• CROSS-PRICE ELASTICITY To examine consumption of beef as the price of pork is changed, divide the rate of change in the quantity of beef purchased by the rate of change in the price of pork: … which may be modified into an operational form, using midpoints:
• CROSS-PRICE ELASTICITY
• When two commodities are substitutes for each other, the algebraic sign of the cross-price elasticity coefficient will be positive.
• If the price of one increases, the quantity of the other commodity purchased will also increase.
• Commodities that are complementary to each other have negative cross-price elasticity coefficients.
• Dress shirts and neckties serve as an illustration.
• The cross-price elasticity between the price of one product and the consumption of another may be quite different when the direction is reversed.
• INCOME ELASTICITY
• An income elasticity coefficient shows the extent to which consumers alter their purchases of any good as a result of changes in income.
• With slight alterations, our basic elasticity formula can be used to define an income elasticity coefficient:
… modified into the standard midpoint formula:
• INCOME ELASTICITY
• Normally, we expect the algebraic sign of the income elasticity coefficient to be positive.
• As a consumer has more income, his consumption of the good in question will increase.
• Such goods are called normal goods .
• There are a limited number of goods—lard, for example—that exhibit negative income elasticities.
• As consumers’ incomes rise, they tend to reduce their consumption of these inferior goods .
• If they can afford to substitute vegetable shortening for hog lard, they will do so.
• INCOME ELASTICITY
• If the income elasticity of demand for a particular good is 0.0, demand for that good is not affected by changes in income.
• Normally the case for items such as salt and other condiments that are an insignificant part of the budget.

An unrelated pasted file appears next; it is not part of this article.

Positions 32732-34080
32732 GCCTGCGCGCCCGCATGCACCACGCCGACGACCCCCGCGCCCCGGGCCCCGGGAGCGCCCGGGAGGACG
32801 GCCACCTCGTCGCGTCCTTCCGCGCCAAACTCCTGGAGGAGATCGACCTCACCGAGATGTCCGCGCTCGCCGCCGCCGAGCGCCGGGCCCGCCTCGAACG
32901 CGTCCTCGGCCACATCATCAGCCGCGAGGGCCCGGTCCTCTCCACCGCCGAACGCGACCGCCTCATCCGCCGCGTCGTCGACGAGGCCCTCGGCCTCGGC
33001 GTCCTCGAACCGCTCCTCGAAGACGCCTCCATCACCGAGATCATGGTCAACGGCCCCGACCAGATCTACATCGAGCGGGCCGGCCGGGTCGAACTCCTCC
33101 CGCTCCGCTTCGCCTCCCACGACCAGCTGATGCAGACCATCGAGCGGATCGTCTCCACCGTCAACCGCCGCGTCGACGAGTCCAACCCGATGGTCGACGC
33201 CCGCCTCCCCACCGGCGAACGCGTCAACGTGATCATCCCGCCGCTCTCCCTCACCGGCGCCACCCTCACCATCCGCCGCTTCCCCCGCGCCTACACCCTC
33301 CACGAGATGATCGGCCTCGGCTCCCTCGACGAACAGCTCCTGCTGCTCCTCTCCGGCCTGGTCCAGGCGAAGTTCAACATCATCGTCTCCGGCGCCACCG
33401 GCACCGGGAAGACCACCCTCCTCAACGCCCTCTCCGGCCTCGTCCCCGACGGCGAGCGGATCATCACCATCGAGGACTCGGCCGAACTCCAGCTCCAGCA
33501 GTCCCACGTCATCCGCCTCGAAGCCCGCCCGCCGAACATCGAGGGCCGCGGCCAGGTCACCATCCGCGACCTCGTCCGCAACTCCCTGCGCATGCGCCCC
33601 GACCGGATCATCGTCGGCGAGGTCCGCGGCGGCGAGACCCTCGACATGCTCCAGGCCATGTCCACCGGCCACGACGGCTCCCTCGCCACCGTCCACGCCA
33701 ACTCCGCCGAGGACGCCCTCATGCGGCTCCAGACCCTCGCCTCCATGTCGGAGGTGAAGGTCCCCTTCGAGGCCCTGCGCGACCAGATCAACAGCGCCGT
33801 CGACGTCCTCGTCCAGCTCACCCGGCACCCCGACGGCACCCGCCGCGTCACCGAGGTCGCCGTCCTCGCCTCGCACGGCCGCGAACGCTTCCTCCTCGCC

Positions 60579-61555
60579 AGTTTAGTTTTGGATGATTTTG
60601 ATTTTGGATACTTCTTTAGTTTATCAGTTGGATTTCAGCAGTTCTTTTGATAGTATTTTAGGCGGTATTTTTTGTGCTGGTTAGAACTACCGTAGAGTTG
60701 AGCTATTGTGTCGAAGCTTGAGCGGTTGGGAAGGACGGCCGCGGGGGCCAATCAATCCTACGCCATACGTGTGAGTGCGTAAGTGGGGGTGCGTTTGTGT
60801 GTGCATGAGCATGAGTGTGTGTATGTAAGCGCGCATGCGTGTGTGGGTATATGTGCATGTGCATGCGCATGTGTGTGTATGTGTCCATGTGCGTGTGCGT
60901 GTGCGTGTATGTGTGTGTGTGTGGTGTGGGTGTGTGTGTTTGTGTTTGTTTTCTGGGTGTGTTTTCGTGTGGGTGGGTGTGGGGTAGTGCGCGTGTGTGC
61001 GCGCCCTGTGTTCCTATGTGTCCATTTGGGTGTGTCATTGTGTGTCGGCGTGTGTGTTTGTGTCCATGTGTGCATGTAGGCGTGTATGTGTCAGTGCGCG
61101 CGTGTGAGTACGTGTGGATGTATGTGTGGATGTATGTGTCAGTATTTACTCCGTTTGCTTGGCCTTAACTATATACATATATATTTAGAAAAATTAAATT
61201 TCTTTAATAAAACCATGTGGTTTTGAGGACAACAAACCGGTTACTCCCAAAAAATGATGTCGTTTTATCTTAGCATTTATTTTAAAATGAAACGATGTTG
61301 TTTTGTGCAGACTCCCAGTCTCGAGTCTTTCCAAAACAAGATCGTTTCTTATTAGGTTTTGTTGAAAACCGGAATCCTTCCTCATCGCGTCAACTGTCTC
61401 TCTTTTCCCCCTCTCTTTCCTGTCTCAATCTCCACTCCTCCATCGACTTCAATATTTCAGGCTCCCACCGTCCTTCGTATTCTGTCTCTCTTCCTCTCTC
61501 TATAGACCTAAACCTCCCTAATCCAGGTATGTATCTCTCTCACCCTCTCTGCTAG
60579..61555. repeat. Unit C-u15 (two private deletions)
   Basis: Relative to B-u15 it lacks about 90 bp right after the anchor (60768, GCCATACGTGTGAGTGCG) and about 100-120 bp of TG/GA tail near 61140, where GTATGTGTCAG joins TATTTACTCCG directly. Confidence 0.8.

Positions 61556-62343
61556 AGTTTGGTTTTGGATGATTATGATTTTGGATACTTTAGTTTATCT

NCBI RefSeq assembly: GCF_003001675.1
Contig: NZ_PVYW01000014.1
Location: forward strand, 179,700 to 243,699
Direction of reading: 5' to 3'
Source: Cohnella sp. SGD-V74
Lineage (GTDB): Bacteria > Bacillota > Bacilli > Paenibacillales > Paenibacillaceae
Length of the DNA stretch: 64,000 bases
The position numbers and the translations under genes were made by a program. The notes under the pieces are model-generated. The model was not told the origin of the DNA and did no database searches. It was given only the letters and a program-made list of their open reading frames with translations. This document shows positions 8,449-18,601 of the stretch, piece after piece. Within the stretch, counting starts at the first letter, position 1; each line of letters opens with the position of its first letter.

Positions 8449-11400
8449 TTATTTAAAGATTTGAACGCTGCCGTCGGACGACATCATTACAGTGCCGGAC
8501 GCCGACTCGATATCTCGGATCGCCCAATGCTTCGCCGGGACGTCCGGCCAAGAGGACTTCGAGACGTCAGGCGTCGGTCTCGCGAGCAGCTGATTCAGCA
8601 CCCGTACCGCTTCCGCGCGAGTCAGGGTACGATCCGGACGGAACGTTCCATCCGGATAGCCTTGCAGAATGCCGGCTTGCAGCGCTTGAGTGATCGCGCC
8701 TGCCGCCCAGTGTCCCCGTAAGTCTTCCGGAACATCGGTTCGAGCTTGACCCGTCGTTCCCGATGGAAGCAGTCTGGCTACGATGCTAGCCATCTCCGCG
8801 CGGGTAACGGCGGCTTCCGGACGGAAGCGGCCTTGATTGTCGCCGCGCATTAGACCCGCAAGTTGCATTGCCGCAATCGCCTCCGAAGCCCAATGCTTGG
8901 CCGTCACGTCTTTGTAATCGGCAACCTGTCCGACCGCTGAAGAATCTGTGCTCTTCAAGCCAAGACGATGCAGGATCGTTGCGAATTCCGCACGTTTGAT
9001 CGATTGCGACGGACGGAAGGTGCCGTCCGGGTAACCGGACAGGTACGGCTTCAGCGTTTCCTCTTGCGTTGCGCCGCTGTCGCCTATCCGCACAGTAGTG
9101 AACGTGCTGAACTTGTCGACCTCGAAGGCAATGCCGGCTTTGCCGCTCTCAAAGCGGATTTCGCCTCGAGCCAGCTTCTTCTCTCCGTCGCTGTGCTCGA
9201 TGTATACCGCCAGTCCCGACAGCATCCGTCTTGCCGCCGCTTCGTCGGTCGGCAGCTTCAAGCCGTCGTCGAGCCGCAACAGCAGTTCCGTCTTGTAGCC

• If income elasticity of demand is greater than 1.0, an increasing proportion of consumer income is spent on the good, as income increases.
• Examples are protein sources among the poor in developing countries.
• Numerous studies have found the income elasticity of demand for milk among the poor to be well above 1.0.
• INCOME ELASTICITY
• Most goods have an income elasticity of less than 1.0, meaning that the proportion of income spent on the good falls as the consumer becomes richer.
• Most foods in developed countries fall into this category.
• ELASTICITY OF SUPPLY
• The idea of elasticity of supply is almost identical with the concept of elasticity of demand.
• The formula is identical, but where the algebraic sign of the elasticity of demand coefficient is normally negative, that of the elasticity of supply coefficient is generally positive.
• Since quantity supplied increases as price increases, the supply function slopes upward, to the right, with a positive slope.
• Hence the positive elasticity of supply coefficient with respect to price.
• PRICE DISCRIMINATION
• When a firm produces a product sold in two different markets, with different demand elasticities, the firm can probably increase revenues by engaging in price discrimination .
• Charging different prices in the two different markets.
• An example in the food industry is a vegetable packer that can sell vegetables in either the fresh market (inelastic demand) or the frozen market (elastic demand).
• Another example is a producer of tomato sauce sells it either as a branded product (inelastic demand) or as a generic (elastic demand).
• END